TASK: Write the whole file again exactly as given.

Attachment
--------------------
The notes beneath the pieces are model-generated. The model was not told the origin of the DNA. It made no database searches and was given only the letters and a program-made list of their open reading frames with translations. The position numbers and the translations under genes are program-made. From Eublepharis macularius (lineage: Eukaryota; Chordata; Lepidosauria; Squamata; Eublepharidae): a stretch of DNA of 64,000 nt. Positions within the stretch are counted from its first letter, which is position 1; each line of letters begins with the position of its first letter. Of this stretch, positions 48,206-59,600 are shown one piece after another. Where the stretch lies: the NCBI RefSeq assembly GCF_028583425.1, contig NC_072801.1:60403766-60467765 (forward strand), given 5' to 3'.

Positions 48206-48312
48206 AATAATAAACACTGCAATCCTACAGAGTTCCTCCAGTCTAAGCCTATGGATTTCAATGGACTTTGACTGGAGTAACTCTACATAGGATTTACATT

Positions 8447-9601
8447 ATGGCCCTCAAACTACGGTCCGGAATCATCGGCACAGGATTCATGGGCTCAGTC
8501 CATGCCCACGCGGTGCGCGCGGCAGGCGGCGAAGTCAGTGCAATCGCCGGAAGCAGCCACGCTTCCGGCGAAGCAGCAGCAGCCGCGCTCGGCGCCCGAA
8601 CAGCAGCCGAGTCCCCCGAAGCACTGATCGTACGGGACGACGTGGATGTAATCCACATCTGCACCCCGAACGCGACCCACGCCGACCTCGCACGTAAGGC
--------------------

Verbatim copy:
The notes beneath the pieces are model-generated. The model was not told the origin of the DNA. It made no database searches and was given only the letters and a program-made list of their open reading frames with translations. The position numbers and the translations under genes are program-made. From Eublepharis macularius (lineage: Eukaryota; Chordata; Lepidosauria; Squamata; Eublepharidae): a stretch of DNA of 64,000 nt. Positions within the stretch are counted from its first letter, which is position 1; each line of letters begins with the position of its first letter. Of this stretch, positions 48,206-59,600 are shown one piece after another. Where the stretch lies: the NCBI RefSeq assembly GCF_028583425.1, contig NC_072801.1:60403766-60467765 (forward strand), given 5' to 3'.

Positions 48206-48312
48206 AATAATAAACACTGCAATCCTACAGAGTTCCTCCAGTCTAAGCCTATGGATTTCAATGGACTTTGACTGGAGTAACTCTACATAGGATTTACATT

Positions 8447-9601
8447 ATGGCCCTCAAACTACGGTCCGGAATCATCGGCACAGGATTCATGGGCTCAGTC
8501 CATGCCCACGCGGTGCGCGCGGCAGGCGGCGAAGTCAGTGCAATCGCCGGAAGCAGCCACGCTTCCGGCGAAGCAGCAGCAGCCGCGCTCGGCGCCCGAA
8601 CAGCAGCCGAGTCCCCCGAAGCACTGATCGTACGGGACGACGTGGATGTAATCCACATCTGCACCCCGAACGCGACCCACGCCGACCTCGCACGTAAGGC